A CT – scan also known as CAT scan or Computerized Axial Tomography is a painless diagnostic test that uses X-rays and computers to create a cross sectional images of bones and tissues inside your body. Your doctor may recommend pass the CT scan to examine your body for any of the following:
- blood clots
- broken bones
- cancers, tumors
- internal injures
- signs of heart and vascular diseases
A CT scan helps your doctor:
- select the correct location for surgery, biopsy, or radiation therapy
- check the treatment of cancer or heart disease
- check your condition after surgery.
A CT –scanner is a large square or around X-ray machine with the tunnel through the center.
During your CT scan you will lie on the table that slowly passes through the tunnel. As you moved through the tunnel a joined ring called Gantry will rotate around your body. The Gantry contains a tube that will relise X-ray bims and detectors that will measure the amount of radiation absorbed by your body. The X-ray bims will capture many views of your body from different angles as the Gantry spins. The detectors will send data to the computer that will create cross-sectional images of the bones and soft tissues inside your body. The scann allows your doctor to see the location of a condition inside your body which will help them to decide how to treat it or to see how well your treatment is progressing.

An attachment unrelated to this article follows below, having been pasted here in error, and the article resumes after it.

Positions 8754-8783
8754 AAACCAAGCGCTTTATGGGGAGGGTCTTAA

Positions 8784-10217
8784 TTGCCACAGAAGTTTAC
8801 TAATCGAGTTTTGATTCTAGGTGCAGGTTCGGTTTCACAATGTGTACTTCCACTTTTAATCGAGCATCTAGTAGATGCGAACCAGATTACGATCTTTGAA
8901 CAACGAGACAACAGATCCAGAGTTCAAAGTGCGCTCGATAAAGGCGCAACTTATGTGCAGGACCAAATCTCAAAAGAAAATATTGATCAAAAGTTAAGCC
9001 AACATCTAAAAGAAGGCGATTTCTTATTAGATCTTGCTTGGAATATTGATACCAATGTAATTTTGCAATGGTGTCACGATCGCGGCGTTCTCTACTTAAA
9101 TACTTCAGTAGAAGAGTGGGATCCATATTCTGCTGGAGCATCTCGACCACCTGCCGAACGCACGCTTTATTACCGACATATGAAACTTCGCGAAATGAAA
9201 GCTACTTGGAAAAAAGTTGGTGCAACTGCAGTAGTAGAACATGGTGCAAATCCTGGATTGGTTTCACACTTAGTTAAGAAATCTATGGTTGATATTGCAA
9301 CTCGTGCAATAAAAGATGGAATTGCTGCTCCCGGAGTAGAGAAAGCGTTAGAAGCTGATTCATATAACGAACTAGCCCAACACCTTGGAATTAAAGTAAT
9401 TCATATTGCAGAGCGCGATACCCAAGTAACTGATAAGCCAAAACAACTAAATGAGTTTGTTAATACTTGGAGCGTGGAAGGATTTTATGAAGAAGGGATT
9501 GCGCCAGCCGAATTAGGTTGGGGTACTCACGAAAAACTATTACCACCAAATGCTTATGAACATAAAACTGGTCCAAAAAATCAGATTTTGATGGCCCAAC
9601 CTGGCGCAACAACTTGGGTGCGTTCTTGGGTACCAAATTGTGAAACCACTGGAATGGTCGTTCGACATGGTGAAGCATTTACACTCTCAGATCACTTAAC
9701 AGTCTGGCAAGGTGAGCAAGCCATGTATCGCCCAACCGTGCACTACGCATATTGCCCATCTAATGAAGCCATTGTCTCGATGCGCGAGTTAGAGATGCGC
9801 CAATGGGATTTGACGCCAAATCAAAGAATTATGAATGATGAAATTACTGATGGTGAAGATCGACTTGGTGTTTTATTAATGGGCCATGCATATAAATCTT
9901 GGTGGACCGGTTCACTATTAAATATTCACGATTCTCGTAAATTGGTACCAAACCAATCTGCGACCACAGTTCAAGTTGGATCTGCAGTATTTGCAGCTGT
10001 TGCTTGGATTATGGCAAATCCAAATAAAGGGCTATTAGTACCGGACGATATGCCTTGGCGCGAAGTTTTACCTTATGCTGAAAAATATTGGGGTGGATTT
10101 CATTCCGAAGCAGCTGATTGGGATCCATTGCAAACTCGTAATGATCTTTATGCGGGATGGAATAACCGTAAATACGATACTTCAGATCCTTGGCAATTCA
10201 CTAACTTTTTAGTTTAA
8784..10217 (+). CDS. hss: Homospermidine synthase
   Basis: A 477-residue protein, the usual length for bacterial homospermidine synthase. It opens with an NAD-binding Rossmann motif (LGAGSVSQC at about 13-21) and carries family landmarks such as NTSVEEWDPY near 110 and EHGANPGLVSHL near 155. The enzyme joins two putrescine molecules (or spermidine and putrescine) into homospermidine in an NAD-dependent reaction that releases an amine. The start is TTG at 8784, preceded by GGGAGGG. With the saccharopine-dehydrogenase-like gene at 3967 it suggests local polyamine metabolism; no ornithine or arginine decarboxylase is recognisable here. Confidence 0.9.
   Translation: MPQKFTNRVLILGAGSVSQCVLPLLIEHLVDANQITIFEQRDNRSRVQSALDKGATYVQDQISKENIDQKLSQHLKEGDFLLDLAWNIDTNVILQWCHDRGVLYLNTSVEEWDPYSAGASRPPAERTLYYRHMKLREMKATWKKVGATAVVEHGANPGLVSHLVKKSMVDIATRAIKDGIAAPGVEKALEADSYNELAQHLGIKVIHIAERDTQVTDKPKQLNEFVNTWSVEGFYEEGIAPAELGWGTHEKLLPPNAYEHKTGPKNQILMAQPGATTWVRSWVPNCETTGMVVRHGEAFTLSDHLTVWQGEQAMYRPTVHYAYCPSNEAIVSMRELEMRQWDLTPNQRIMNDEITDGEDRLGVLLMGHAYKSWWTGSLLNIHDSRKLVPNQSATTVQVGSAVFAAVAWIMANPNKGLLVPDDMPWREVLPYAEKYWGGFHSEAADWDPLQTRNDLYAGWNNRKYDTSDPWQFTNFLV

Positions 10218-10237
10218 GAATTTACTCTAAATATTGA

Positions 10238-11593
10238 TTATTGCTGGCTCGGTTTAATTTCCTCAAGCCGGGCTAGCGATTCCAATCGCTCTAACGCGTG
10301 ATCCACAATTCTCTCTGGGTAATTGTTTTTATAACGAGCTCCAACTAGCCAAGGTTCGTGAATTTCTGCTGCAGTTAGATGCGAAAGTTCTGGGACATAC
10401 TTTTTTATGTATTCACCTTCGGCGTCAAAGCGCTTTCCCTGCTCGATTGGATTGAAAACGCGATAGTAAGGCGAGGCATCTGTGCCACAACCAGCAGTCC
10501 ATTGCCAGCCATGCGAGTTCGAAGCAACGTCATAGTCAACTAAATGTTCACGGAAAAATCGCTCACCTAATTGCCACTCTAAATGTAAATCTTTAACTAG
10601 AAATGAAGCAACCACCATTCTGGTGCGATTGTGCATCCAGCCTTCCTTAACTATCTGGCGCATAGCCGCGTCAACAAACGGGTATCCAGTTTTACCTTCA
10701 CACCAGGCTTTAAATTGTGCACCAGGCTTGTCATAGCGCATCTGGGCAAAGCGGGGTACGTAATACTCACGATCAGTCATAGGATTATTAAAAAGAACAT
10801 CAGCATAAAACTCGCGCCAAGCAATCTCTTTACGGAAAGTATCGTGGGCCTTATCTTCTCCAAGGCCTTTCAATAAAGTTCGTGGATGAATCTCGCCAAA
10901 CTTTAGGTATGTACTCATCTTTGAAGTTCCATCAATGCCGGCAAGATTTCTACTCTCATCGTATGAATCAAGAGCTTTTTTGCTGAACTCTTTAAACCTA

In some cases you may receive contrast dye befor your procedure in a
- barium enema
to make it easier for your doctor to see the certain area of your body.
If you recive the drinks with contrast dye your esophagus or stomach will be highlighted.
If you receive it as an injection – your blood vessels, bladder, liver or your urinary tract will be highlighted.
If you receive barium enema your large intestine will be highlighted.
After the procedure you can resume your normal activities. If you received contrast dye drink plenty of fluids to help your kidnes remove the dye from your body.